1. The best advice that I can ever give is to love the tools you use. What does it matter if there are a million settings or ten settings if you don’t love the tool that you are using?

      2. No tools will make you more productive. Just because you can make a list of actions and relate them to a project and have the system tell you what your next actions are doesn’t mean that you will actually do them. Tools don’t make you productive; you make you productive.

      3. There is no perfect tool. Trust me, I have been down the road and it is long and arduous. There is no perfect GTD tool; never will be. So stop Googling now.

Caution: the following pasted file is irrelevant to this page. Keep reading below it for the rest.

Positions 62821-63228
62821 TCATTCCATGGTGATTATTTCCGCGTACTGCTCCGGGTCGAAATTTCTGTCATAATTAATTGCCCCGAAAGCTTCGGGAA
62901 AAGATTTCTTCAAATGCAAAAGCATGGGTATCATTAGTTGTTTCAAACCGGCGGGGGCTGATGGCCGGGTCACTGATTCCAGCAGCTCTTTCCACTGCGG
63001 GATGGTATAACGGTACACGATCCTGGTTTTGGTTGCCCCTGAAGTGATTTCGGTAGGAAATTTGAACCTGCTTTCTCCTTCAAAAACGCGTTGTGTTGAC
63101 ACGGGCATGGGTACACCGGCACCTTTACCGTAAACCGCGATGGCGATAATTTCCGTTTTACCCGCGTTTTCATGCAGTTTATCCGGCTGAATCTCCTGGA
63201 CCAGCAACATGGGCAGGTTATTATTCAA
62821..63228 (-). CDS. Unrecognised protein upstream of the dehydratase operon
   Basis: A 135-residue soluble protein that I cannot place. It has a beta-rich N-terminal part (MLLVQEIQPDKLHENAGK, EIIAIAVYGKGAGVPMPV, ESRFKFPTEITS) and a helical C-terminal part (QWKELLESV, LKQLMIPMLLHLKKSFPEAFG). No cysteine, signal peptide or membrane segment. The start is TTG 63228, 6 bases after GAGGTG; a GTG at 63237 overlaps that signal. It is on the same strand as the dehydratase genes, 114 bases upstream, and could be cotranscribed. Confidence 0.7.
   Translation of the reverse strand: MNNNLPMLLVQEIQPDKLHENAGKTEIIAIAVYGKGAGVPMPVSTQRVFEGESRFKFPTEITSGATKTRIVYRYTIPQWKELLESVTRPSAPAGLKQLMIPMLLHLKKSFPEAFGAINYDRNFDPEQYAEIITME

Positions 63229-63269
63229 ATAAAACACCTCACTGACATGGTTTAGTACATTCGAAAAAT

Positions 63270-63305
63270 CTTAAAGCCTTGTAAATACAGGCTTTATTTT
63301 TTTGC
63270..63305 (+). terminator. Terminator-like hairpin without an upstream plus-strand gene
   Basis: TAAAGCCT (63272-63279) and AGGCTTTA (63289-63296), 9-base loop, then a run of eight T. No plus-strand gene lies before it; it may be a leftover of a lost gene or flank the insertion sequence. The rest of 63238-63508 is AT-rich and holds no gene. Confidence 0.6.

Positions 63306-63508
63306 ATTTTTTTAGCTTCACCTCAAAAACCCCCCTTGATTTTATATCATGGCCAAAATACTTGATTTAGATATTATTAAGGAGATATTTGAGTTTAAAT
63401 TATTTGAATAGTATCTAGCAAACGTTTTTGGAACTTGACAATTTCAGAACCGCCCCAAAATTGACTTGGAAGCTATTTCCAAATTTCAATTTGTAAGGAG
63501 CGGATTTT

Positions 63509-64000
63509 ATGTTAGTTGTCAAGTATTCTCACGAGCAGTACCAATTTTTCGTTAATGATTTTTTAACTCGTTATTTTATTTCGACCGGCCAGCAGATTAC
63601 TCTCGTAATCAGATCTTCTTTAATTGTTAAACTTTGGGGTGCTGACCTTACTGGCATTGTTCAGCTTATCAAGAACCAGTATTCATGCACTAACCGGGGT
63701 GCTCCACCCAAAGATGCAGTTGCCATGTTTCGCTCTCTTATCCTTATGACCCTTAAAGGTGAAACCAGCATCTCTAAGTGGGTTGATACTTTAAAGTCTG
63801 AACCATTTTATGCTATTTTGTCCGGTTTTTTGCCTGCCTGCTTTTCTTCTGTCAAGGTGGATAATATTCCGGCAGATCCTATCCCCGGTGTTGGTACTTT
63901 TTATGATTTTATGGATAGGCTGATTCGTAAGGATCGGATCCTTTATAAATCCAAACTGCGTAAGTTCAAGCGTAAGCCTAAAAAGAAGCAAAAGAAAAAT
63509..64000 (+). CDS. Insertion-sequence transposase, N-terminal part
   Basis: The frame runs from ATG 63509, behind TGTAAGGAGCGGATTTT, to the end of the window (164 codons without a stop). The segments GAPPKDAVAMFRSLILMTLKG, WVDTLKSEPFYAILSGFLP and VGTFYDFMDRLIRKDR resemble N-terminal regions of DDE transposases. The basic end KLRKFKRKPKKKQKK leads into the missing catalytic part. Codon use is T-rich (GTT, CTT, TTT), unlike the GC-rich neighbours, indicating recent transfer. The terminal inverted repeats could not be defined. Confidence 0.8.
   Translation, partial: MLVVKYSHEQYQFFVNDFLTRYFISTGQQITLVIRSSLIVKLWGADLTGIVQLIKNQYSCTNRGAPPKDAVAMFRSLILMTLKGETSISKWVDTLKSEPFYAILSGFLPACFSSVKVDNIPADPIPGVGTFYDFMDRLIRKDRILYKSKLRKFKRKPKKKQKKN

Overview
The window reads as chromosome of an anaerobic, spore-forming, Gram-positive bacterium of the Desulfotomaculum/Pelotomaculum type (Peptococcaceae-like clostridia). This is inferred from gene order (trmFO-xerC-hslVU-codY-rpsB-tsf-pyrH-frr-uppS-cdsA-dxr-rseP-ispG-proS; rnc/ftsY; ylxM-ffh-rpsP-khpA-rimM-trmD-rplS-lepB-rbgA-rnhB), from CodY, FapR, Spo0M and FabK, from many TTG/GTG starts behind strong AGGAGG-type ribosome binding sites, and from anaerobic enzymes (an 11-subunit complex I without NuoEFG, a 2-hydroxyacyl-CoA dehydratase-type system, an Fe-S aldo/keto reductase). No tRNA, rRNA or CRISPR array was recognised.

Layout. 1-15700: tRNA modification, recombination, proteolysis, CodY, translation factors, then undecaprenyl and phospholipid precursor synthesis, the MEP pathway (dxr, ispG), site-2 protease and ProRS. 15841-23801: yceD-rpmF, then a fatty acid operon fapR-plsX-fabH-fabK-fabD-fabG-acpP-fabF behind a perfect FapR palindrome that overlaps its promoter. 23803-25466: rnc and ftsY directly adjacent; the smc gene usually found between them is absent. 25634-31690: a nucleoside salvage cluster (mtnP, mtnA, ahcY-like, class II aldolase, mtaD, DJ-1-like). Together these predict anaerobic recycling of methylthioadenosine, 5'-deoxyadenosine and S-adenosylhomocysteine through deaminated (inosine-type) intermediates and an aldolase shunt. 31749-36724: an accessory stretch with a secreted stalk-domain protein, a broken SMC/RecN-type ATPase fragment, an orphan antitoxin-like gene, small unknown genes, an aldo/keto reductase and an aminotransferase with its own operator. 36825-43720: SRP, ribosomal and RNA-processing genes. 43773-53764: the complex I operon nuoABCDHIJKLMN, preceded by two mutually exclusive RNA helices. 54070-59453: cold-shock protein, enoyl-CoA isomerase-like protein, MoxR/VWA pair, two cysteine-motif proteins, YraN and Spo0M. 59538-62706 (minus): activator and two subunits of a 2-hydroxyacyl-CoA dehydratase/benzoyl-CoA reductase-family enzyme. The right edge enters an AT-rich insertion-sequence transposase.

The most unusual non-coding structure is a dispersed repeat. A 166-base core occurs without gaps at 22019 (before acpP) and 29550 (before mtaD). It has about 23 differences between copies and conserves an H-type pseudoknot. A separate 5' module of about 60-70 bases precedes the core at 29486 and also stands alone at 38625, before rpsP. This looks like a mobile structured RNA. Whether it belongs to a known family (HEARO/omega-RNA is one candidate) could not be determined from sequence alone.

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      4. Make a list of features you need and a list of features you want in a productivity tool. Then when you are looking for a new or better tool, compare your list to the tool’s feature set. If it’s close, then you may not totally hate it.

      5. Once you find a tool that works, stick with it. If your tools are hitting the sweet spot and helping you become more productive, consider adopting them for a year so you don’t fall into the trap of changing task-managers every time you hear of a shiny new one.

      Which side of the camp do you choose when it comes to productivity tools? Do you want to keep things simple or provide yourself with a powerful set of features that are at your disposal?

      More by this author

      CM Smith